That is to say, Jesus’ entry into Jerusalem is a deliberate spectacle, a satire of earthly kingship based on a royal image lodged in Israel’s prophetic memory. And as such, it makes a mockery of conventional authority. Jesus’ reign will not be one of tyranny, but of justice and peace; the true king comes not to lord his power over others, but to set an example of humble service.[6]

So, maybe Palm Sunday and Good Friday are two sides of the same coin after all. The gentle king refuses to engage with earthly powers on their terms;[7] he declines to deal in death, but only in love. And, that commitment will cost him his life. As it turns out, then, the triumphal entry is but the home stretch, the final leg of the way that Jesus always walks – a way marked by humility and mercy and healing and new life. And, since the way of Jesus defies the ways of the world, it leads inevitably to the cross.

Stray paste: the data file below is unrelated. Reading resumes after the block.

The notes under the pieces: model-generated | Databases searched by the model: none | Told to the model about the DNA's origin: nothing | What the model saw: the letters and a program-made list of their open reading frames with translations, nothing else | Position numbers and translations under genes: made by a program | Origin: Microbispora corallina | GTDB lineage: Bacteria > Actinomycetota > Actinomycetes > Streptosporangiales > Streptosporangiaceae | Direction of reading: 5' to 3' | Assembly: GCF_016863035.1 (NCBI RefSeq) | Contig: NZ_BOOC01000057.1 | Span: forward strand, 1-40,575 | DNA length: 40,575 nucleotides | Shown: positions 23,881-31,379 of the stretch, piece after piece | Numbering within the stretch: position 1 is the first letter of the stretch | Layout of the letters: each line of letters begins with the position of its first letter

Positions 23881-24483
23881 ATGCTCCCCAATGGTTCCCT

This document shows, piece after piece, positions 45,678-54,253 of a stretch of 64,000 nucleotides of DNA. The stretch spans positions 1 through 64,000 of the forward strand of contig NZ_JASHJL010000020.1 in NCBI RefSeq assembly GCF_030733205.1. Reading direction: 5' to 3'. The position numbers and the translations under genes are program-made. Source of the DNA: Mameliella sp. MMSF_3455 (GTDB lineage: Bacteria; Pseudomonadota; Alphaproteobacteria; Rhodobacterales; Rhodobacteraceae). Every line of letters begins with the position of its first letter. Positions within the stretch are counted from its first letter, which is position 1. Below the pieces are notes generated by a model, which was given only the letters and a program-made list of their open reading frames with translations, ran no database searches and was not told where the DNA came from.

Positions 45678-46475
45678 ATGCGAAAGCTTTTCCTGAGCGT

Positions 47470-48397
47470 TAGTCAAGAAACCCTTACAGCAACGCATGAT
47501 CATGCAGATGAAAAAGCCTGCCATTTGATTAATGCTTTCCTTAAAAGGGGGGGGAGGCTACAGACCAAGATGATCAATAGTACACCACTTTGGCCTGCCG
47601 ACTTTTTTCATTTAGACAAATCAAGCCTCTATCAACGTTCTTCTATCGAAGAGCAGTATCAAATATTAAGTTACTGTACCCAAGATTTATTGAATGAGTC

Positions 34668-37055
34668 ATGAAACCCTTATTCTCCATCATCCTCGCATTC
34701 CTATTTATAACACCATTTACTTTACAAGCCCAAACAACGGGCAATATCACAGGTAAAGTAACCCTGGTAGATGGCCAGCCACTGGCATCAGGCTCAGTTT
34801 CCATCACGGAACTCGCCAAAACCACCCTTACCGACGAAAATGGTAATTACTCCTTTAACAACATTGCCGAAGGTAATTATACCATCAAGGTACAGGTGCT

Of course, that’s not the end of the story. We all know what’s coming next Sunday morning. But, lest we jump ahead too soon, let me invite you to simply sit with today’s mystery, that the will of God is on full display in the humble procession of a crucified king. So, wave your palm fronds once again, friends, stand together, and sing, “[Hosanna!] No story so divine! Never was love, dear King, never was grief like thine. This is my friend, in whose sweet praise I all my days could gladly spend!”[8]

[1] Veronice Miles, in Feasting on the Word, Year A, Vol. 2, 152.

[2] Karoline Lewis, “Hosanna and Heartache,”

[3] Everything Happens for a Reason and Other Lies I’ve Loved, 129-31.

[4] Zechariah 9:9.

[5] See Warren Carter, Matthew and the Margins, 414-15.

[6] Matthew 20:25-28.

[7] Sundays and Seasons Day Resources,

[8] Samuel Crossman, “My Song Is Love Unknown,” Evangelical Lutheran Worship Assembly Edition, #343.